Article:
Note that even running in Normal mode and allowing all four cores to run at up to 1.3GHz, Tegra 3 is able to post better battery life than Tegra 2. I suspect this is because NVIDIA is able to parallelize some of the web page loading process across all four cores, delivering similar performance to the original Transformer but at lower frequency/voltage settings across all of the cores. Additional performance gained by supporting NEON likely helps improve efficiency, not to mention higher single-threaded performance thanks to Tegra 3's higher clocks. Combine all of this with a more mature 40nm process and a more mature Cortex A9 implementation on that process, and the power improvements make sense.

The Transformer Prime is still unable to dethrone the iPad 2 here, which just goes to show you how efficient Apple's platform was to begin with. That being said, the Prime is within striking distance of Apple's tablet. The race is now close enough where you won't notice too much of a difference between the two.

There's also not a huge difference in battery life between the various power profiles. I do applaud ASUS and NVIDIA for giving us control over the CPU governor, but unless you're trying to make the tablet last over a very long flight you're probably fine just leaving it in Normal mode and enjoying the extra performance.

I included results from the Prime running with its dock attached. The additional 22Wh battery improved battery life by 51%. The scaling isn't linear because the dock itself draws power. Once the dock's battery is depleted, the tablet needs to power both itself and the dock. The improvement is tangible though, if you need to do a lot of writing on a flight around the world the dock will help you get there.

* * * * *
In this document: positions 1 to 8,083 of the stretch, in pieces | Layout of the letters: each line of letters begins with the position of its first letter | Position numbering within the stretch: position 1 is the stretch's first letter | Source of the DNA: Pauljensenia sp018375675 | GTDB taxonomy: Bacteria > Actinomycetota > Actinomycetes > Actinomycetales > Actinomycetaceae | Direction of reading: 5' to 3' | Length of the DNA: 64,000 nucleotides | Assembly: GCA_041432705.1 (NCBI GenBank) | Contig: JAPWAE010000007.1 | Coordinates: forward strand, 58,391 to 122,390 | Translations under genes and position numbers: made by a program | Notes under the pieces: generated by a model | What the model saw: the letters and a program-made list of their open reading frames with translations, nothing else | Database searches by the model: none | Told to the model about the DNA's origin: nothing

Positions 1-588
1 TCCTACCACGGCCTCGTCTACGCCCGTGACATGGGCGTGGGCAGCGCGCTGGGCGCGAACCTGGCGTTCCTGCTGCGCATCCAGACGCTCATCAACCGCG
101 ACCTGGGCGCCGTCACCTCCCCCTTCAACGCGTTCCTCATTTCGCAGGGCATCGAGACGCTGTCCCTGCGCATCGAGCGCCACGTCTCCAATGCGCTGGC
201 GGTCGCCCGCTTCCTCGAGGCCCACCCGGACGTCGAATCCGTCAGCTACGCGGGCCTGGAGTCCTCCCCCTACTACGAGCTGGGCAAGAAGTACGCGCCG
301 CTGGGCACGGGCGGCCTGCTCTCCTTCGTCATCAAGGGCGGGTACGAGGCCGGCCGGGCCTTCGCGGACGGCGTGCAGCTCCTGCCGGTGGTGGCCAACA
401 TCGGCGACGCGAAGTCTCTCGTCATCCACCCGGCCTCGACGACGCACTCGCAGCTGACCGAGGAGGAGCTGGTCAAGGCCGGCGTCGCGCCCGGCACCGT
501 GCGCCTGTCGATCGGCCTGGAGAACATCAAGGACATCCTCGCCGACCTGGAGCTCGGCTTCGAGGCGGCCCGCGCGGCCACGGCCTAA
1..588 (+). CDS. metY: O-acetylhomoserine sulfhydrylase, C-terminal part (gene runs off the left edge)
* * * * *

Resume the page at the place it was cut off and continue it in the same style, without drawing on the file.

Video playback battery life is much better than the original Eee Pad Transformer. Tegra 2 was clearly broken when it came to its video decode abilities and as a result we saw significant limitations on both what video you could play and how long you could play them. Tegra 3 fixes all of that, and the result is battery life that's getting closer to the iPad 2:

Video Playback—H.264 720p Base Profile (No B-Frames)

Getting 11 hours of continuous video playback battery life is something to be proud of. Being able to watch 4-6 full length movies on a plane without worrying about your battery is a pretty nice feature. Unlike the active use case, video playback seems to see a bigger benefit from switching away from the Normal power profile.

 

Super IPS+ & Color Gamut Changes to the Browser & Performance Analysis
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  • metafor - Thursday, December 15, 2011 - link

    Yes. Since Tegra 3 is actually capable of clock-gating individual cores as opposed to all-or-nothing like Tegra 2, power utilization should be better.

    That in combination with display local dimming and lower voltage -- since the CPU's are made on 40G -- definitely help brings per-core power down.

    The question is whether or not the performance is there to compete with SoC's on Android early next year with Samsung's new Exynos and Krait based devices.
    Reply